We had four or five players this year who were affected by the Leaving Cert. Three of them are now committed but it took a while. And I can see where the parents are coming from, to be honest. To me, a better solution (to workload) would be if inter-county senior managers said you’re either going to play senior or U21 and let the U21 suffer because of it if needs be. Or else leave the U21 player alone and see how good he is U21 and then add him onto the senior panel for the championship.

Q: Has the never-ending club v county debate been a frustration?


My own opinions now, involved with a county team, would be different to three years ago.

I’ve been involved with clubs for years, and clubs are very important. But I think there’s a time and a place. If you’re in a Munster final or an All-Ireland final, the county team have to get a small bit of grace. A club has to field its team and you can’t have clubs giving walkovers because of inter-county either. Clubs are very important. Without them, the whole thing is crocked. But there has to be give and take from both sides. When we’re playing Clare and Waterford, you can live with it. When you’re playing Kerry or Monaghan or Mayo, you need a bit more of a break. That’s why we looked for matches off in the last few weeks.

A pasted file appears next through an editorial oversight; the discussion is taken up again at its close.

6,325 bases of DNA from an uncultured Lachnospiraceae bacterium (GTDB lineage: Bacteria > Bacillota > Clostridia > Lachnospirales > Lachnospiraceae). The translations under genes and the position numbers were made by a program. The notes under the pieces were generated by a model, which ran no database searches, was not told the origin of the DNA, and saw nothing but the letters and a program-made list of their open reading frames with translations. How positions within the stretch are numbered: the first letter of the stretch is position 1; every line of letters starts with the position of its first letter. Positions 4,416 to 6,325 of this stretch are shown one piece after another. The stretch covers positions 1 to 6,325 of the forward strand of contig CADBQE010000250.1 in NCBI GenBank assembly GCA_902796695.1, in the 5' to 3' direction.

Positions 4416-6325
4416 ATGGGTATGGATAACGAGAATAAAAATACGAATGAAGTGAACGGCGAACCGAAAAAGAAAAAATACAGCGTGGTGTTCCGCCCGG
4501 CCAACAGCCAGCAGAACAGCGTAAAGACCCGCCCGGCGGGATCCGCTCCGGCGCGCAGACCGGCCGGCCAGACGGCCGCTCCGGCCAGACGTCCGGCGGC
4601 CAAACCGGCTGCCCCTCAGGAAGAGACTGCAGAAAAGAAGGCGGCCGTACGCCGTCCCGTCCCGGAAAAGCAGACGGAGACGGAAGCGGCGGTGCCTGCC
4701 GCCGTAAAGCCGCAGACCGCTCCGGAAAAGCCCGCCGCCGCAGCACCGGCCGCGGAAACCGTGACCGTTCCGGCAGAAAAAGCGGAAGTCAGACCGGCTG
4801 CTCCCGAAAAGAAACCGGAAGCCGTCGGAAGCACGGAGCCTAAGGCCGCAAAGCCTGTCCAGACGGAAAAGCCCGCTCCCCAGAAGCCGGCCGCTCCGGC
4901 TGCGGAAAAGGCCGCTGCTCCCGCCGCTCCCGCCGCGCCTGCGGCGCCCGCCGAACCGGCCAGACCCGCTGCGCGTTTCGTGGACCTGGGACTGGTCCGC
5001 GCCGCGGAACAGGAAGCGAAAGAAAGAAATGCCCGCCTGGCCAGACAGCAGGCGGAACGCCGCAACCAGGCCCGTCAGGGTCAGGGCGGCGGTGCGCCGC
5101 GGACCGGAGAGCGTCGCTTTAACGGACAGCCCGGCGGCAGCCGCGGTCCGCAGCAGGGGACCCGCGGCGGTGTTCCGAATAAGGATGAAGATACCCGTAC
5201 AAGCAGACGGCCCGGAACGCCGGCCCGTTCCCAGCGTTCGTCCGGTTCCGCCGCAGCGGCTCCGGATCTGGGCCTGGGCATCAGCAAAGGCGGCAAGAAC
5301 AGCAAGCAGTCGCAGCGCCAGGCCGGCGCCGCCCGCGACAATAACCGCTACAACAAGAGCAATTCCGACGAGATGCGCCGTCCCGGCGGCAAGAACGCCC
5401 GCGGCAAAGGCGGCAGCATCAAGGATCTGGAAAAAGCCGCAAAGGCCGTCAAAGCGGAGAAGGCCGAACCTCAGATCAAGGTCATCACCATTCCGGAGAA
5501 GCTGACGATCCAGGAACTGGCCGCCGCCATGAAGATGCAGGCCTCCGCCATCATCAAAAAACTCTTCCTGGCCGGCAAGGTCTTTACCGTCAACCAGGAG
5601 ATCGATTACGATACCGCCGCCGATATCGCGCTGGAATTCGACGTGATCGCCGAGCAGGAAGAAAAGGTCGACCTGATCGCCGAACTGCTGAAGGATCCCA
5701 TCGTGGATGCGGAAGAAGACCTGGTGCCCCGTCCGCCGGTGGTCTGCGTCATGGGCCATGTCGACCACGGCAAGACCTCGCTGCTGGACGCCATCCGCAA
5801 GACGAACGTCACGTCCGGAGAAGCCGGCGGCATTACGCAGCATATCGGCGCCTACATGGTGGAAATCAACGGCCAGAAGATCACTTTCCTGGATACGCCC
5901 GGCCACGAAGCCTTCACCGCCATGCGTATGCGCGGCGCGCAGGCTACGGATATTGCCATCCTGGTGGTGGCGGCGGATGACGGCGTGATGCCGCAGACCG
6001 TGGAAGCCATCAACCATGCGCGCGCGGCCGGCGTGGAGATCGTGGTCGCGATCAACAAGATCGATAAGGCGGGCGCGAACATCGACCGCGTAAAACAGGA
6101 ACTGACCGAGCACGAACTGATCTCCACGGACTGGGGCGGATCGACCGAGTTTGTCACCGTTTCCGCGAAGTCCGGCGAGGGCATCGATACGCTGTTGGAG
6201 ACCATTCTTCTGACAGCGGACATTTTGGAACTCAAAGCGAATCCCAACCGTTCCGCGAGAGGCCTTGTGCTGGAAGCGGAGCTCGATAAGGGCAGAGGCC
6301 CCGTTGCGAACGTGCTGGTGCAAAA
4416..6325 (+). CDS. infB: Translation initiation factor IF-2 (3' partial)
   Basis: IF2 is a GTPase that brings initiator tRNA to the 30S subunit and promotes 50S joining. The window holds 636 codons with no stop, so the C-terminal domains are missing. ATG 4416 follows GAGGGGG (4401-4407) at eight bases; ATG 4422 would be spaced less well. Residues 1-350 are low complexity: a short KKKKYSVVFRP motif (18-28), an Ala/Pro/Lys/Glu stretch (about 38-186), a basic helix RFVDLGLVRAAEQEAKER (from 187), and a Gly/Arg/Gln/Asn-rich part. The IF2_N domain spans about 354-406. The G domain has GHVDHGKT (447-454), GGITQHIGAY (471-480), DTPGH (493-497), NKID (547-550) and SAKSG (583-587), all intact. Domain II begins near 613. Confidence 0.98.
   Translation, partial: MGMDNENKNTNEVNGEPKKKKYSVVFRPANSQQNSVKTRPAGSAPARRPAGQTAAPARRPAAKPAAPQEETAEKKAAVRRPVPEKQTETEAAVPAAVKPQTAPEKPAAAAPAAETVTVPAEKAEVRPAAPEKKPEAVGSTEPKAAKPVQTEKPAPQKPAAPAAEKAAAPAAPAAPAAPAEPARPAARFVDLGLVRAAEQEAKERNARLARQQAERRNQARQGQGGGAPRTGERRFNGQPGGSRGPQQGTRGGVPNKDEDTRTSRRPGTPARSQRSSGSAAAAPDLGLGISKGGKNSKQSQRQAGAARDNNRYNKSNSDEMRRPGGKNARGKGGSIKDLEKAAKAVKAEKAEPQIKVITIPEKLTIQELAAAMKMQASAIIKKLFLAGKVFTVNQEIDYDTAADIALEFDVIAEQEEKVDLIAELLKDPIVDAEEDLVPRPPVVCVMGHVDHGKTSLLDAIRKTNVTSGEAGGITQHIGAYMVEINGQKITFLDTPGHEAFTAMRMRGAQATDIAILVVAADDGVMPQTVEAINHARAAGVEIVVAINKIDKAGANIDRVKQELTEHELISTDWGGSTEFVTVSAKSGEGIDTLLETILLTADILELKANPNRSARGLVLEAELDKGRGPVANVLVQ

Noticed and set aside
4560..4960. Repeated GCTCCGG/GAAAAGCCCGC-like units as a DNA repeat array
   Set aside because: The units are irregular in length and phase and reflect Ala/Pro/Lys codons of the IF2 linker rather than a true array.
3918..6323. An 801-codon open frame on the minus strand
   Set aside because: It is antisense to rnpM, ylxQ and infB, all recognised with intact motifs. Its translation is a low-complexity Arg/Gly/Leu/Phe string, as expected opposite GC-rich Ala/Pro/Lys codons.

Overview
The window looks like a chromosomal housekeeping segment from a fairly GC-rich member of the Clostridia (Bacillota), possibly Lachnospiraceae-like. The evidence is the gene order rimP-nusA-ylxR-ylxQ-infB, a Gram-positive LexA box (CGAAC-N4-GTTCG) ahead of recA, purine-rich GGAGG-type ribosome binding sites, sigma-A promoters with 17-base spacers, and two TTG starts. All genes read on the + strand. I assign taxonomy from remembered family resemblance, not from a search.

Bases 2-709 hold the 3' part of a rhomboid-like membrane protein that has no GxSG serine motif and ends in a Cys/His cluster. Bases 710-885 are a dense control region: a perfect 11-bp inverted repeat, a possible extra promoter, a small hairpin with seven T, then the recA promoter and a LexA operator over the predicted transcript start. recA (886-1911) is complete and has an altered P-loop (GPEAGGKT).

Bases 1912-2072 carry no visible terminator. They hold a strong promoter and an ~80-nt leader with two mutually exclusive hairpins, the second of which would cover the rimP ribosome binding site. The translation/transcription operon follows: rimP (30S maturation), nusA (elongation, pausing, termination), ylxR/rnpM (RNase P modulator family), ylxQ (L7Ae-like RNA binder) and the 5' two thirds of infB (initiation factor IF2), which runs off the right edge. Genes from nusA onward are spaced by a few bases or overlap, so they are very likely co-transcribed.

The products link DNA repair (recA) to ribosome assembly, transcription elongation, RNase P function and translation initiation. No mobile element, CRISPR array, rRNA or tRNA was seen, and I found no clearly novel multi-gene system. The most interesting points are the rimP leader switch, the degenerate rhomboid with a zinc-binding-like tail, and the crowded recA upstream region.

Q: How would you divide the responsibilities of an U21 manager between winning and producing players?


When you set up a panel at the start of the year, your goal is to win the competition. When we met this year we had a five-step plan and Saturday is the fifth step in that. And if we can achieve that, we’ve reached our goal. But when you step back in three years time, it’s how many of those players are playing very well at senior, that you get more satisfaction out of.

With U21, you’re going out to the county and you’re trying to pick the best fellas you see at trials. You’d know some fellas played minor last year or the year before, but in general you don’t know the guys. So you’re watching them playing and picking them up from that. And every year you always get one or two that never played minor that come through.